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REVIEW: Why Bradford is much better than I expected

By Ashbourne News Telegraph  |  Posted: March 07, 2014

  • This weekend the National Media Museum celebrates it's 30th birthday - PHOTO by Jonathan Pow - STORY about the National Museum of Photography, Film and Television opened to the public June 16th 1983. The weekend's birthday celebrations coincide with the c

  • This weekend the National Media Museum celebrates it's 30th birthday - PHOTO by Jonathan Pow - PICTURED on the sound mixing desk, from left, Emily Hayes (12) and Amy Hayes (14) from London - STORY about the National Museum of Photography, Film and Televis

  • This weekend the National Media Museum celebrates it's 30th birthday - PHOTO by Jonathan Pow - PICTURED is Nicholas Thompson (2) and a video camera - STORY about the National Museum of Photography, Film and Television opened to the public June 16th 1983.

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IT’S fair to say the city of Bradford doesn’t enjoy the best of reputations. I’ve read a lot about it and some of it was very unfavourable.

But I’m an open-minded sort of chap, so when I was invited to spend a weekend there I set out to unearth some of the positives of what the websites that set out to promote it call a ‘city of surprises’.

Let’s look at some of the basic facts. Bradford is, and this surprised me a bit, the sixth largest city in the country in terms of its population.

It’s a fairly easy journey up from the Midlands as long as the M1 is kind to you, and it’s quite simple to navigate once you’re in it.

Interestingly, Bradford is the world’s first UNESCO City of Film. I’m not much of a film buff, but evidence of its cultural significance is everywhere, especially in its theatres and its hosting of the National Media Museum. More on that in a moment.

Another thing I like about Bradford is its remarkable architecture. The Victorian buildings that tower above the streets are stunning and there’s evidence of what was once a thriving industry all around the place.

It’s clear Bradford’s fortunes have not been quite so healthy in recent years and horrid modern tower blocks are interespersed with the beautfiul old buildings, making for an uncomfortable, if not unusual mix as you gaze across the skyscape.

But it’s fair to say the city seems to be up and coming. Right in the heart of it is a massive development which will soon result in 570,000 sq ft of Westfield shopping centre springing up, packing in more than 70 shops and 1,300 parking spaces.

The hotel my wife and I used as a base for exploring Bradford, the historic Midland Hotel, has a wonderful vantage point of this site and it’s little more than a muddy collection of diggers and lorry containers at the moment, but you can get a feel for the scale of it.

The Midland Hotel is a three-star, 90-bedroomed nod at the once lavish budgets of railway tycoons who built it in the 19th Century as a centrepiece to their growing northern network.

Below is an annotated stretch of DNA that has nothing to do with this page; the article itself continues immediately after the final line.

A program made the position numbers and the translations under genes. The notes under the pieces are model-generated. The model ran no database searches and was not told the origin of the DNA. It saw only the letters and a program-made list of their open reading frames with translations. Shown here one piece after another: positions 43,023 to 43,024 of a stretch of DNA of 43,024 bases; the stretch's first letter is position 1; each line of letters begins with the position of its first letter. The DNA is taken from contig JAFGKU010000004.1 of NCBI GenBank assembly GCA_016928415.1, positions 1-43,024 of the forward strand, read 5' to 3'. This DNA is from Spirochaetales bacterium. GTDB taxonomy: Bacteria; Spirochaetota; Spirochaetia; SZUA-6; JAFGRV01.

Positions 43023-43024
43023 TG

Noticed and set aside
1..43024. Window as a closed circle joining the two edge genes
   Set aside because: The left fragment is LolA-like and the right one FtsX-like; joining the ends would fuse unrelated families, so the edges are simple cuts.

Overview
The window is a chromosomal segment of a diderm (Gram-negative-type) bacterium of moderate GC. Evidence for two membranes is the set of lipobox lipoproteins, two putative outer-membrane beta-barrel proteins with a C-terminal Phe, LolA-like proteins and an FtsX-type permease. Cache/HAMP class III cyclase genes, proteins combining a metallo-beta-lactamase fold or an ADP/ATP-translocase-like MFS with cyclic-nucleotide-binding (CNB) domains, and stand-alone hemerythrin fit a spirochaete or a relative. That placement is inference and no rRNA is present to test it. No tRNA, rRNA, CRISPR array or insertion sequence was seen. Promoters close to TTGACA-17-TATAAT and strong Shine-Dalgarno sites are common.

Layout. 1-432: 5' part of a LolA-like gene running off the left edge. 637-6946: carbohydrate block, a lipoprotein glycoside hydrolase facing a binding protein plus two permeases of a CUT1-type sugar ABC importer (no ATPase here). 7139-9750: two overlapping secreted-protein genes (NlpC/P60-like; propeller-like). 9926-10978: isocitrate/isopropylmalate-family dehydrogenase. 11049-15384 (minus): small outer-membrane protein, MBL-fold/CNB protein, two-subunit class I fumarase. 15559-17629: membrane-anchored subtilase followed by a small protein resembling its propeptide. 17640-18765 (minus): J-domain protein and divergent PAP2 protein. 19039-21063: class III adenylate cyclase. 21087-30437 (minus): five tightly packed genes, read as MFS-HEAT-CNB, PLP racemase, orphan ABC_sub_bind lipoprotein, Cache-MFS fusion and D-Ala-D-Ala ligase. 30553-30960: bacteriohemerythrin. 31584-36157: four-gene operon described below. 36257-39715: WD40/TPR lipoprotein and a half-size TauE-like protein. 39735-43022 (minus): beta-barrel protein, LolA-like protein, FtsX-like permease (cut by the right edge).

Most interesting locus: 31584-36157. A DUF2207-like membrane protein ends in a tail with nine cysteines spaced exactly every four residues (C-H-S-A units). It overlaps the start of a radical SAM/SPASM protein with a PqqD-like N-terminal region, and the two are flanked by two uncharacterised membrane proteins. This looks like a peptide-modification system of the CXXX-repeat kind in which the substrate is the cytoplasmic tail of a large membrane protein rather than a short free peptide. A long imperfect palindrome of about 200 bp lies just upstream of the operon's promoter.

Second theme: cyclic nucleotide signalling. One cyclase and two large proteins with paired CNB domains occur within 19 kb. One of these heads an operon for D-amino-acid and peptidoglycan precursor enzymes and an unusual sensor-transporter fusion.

Very little of its super-high quality construction and ostentatious decor has been lost in its transition to 21st century function and the inside of the building is still stunning and beautifully kept.

The hotel originally had 115 bedrooms, which should give some idea of its sheer size. I gather actor Sir Henry Irving died on the stair case following a theatre performance in 1905. I’m not surprised really, it’s a heck of a climb. There is a lift though, thankfully.

My wife and I were checked in to room 243 which our paperwork said was a suite - but I’d say it was more of a generous luxury room. To be fair, it was huge. We had a four-poster bed, a large television, superb tea and coffee set and a great bathroom with a huge shower and twin sinks.

There are three bars in the hotel and its main restaurant, the ‘Midland Grill’, has a menu that sits comfortably between a typical English meal offering with hearty portions and a lovingly prepared fine-dining experience. Breakfast the following day was also very pleasant.

On the whole we were very impressed with the Midland Hotel. Its interior is one of those that you could sit and stare at for hours, it’s spotlessly clean and the staff are all very helpful and friendly. It’s the perfect base for a tour of Bradford.

And while you’re in the city, another place to head for is its relatively new ‘mirror pool’. the locals affectionately call it the ‘puddle in the park’ and it’s an arty centre-piece to a very swish new part of Bradford. Surprisingly, it’s the largest water feature found in any of the UK’s cities and it cost nearly £25 million to build but the shallow pool of water with its fountains, vapour mists and random, noisy bursts of compressed air certainly draws the crowds.

We passed it on the way to the National Media Museum, one of the tourist hotspots Bradford is most proud of. It’s free to enter and is an absolute must-see.

Over eight floors, visitors are taken through the story of the modern media, warts and all. From the birth of photograph and its influence on society to the growth of the internet and the significance of television - it’s all there.

It’s packed full of interactive exhibits that you could spend ages playing with and my wife and I, along with our two Yorkshire friends who travelled in by train to meet us, had a superb day messing around with cameras, magic tricks and even video games of our youth.

The National Media Museum is one of the best UK visitor attractions I’ve been to and, even taking into account the stunning theatres and art galleries, it’s definitely one of Bradford’s highlights.

To be absolutely honest, there’s still some work to do in the city, but progress has obviously been made and is certainly on-going, it’s definitely worth a visit.

And if someone tells you there’s nothing to see then they clearly didn’t look hard enough.

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